Is That All You’ve Got, Nintendo?

Is That All You’ve Got, Nintendo?

Nintendo finally unveiled its new Switch OLED overnight. And while it certainly looks pretty, the specs are a borderline insult.

There were a lot of rumours leading up to the announcement of this new console. For at least a year the industry has been speculating about the a Nintendo Switch Pro.

In the end we ended up with the Switch OLED, and it’s not difficult to see why the official name doesn’t contain the word ‘pro’.

The biggest upgrade to the console is the 7-inch OLED screen. It’s 0.8-inches larger than the regular Switch and, as the same suggests, has an OLED display.

And this is great – a larger OLED display on a handheld console is lovely. It will will also have double the storage capacity, coming in at 64GB, which was desperately needed.

But this is where the excitement ends.

While there were rumours of Nvidia’s DLSS tech and 4K output to a television, neither turned out to be true.

Nintendo has confirmed that the Switch OLED has the same GPU as the regular Switch. Not only that, it will continue to only display at 720p while handheld and 1080p while docked.

Elsewhere under the hood, the story is similar. The RAM and CPU will also be the same as the original Switch, which came out in 2017.

And as for the battery life, it will be up to nine hours — just like the refreshed Switch, which was released in 2019.

While there will be enhanced audio, it seems like it will be restricted to the console itself. Nintendo has confirmed that the audio experience will remain the same through TV speakers and headphones.

And when asked about improvements for Bluetooth headphone audio, Nintendo had this to say:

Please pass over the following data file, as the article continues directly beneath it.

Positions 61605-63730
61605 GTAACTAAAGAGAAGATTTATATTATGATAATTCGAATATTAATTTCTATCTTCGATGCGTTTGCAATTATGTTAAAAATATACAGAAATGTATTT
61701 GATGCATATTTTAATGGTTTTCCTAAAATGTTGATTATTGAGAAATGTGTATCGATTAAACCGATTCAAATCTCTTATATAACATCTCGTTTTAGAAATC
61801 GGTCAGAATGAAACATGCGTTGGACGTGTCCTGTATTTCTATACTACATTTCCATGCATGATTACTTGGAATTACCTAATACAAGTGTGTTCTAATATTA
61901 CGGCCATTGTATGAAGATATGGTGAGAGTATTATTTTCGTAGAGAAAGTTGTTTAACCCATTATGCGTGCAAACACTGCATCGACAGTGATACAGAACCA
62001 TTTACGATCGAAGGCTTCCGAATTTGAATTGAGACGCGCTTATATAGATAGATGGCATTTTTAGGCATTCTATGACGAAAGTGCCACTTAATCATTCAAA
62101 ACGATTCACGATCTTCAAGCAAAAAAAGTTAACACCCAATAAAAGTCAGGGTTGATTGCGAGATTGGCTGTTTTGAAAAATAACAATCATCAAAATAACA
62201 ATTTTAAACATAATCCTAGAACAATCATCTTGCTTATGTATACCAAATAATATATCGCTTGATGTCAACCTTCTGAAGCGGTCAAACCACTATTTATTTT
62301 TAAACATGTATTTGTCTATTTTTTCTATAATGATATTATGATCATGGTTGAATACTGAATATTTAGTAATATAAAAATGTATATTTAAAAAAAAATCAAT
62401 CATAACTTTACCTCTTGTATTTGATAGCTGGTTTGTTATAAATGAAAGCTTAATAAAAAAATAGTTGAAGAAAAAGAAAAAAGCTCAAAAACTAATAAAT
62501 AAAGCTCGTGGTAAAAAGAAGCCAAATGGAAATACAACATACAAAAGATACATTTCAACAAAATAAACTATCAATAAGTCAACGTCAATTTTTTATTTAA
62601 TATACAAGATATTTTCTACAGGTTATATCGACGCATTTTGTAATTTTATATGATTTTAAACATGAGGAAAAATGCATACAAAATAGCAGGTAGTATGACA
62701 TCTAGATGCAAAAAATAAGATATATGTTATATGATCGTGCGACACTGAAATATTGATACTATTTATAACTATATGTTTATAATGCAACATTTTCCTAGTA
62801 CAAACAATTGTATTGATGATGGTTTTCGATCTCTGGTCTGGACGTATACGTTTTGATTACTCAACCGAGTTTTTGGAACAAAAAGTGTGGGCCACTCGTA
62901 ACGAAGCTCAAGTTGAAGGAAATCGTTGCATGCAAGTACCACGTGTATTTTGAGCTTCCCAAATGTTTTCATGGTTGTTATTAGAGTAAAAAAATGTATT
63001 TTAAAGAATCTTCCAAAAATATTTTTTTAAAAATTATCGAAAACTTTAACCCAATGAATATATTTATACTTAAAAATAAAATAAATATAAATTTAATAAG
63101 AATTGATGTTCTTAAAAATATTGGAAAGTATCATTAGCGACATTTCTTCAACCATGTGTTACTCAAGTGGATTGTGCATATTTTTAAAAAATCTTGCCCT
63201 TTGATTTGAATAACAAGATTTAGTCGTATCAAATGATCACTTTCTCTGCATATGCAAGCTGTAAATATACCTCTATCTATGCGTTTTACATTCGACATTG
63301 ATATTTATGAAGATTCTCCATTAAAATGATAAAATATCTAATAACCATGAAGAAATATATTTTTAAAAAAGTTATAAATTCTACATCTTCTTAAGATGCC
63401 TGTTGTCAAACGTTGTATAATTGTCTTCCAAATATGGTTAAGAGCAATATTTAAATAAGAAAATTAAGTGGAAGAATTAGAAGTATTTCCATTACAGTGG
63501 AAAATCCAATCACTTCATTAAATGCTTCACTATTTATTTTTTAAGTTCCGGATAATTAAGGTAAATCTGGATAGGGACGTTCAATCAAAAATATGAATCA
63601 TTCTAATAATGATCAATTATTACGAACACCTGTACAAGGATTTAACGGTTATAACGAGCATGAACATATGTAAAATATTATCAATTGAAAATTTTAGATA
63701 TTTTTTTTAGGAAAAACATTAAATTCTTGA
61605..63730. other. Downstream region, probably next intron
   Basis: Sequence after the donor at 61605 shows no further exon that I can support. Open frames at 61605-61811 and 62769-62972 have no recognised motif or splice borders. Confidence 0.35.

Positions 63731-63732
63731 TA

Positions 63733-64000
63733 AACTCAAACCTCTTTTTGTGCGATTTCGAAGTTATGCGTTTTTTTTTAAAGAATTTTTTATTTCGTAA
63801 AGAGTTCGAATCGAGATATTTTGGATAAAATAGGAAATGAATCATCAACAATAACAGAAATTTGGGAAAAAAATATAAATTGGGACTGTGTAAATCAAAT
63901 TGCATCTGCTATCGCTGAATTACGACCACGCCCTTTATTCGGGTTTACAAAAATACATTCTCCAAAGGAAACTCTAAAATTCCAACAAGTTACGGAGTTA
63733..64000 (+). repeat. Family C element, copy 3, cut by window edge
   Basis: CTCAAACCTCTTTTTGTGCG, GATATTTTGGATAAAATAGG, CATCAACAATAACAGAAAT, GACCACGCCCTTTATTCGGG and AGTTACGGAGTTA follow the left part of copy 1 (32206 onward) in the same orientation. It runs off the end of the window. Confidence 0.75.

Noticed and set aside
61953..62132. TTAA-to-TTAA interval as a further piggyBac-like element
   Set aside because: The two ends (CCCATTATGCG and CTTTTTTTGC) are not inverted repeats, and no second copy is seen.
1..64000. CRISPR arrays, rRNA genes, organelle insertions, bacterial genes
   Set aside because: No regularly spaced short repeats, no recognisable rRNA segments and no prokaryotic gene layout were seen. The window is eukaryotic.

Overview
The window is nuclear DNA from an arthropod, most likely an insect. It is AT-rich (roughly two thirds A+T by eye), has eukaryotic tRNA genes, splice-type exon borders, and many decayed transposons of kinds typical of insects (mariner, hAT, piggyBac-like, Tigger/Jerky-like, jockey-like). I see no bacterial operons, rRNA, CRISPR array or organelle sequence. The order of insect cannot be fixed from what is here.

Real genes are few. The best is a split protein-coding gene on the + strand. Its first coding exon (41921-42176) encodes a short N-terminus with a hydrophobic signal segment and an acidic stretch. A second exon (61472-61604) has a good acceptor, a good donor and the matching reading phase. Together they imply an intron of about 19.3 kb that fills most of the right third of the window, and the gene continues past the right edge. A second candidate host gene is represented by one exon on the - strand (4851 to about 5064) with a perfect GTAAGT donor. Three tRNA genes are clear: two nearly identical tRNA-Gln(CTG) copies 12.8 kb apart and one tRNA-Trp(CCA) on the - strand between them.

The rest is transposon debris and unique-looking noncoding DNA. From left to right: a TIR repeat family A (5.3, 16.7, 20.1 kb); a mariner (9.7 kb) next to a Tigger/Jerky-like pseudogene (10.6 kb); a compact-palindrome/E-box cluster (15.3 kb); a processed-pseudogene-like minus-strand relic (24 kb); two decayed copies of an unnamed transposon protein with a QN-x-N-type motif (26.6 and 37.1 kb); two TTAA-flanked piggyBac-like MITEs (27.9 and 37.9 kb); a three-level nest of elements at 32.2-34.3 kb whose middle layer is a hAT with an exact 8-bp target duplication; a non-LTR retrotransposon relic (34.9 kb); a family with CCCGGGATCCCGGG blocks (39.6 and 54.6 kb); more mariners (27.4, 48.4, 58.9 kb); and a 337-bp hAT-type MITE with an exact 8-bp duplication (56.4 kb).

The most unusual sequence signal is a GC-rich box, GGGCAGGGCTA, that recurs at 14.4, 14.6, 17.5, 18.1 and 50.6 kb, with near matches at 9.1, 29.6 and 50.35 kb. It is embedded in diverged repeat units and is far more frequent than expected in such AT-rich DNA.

“We have nothing to announce on this topic, but like the Nintendo Switch and Nintendo Switch Lite consoles, Nintendo Switch (OLED model) supports Bluetooth tech for the Joy-Con controllers.”

Nothing about this is impressive.

In 2021 the Nintendo Switch sold the most consoles of any company in the world. It also made $US16.6 billion in revenue. The only time it ever brought it more money was in 2008 – 2009 when the Wii was the new kid on the block.

With this in mind, it is downright scandalous that it will be flogging new consoles for $539.95 with such outdated specs. That’s more expensive than the Xbox Series S — a next-gen console that also has Game Pass on its side.

And once you hit the $500 threshold, it’s not just about hardware anymore. Users should also be able to expect considerable updates to software, which doesn’t seem like it’s going to be a thing with the Switch OLED yet. Plus, Nintendo isn’t exactly forthcoming when it does make any software updates to the Switch.

While I don’t expect a Switch to have the same inclusions and capabilities as a Xbox Series X or PS5, this is still all quite insulting.

A new kickstand, ethernet port and improvements to the native screen and audio is not enough. But in saying that, in reality it probably is.

History tells us that despite the minimal upgrades to this console, it will probably still sell like hotcakes.

As of March 31 of this year, 84.59 million Nintendo Switches had been sold worldwide. 28.83 million of those were sold in the 2020 financial alone, largely thanks to COVID-19.

At the end of the day, Nintendo can probably get away with avoiding expensive upgrades and instead change just enough things to make the Switch OLED sell through the roof.

In the very least, people may simply upgrade in the hopes that Joy-Con drift won’t happen this time around.

Am I happy about this?

No.

Do I think this figurative middle-finger to players will impact sales?

Also no.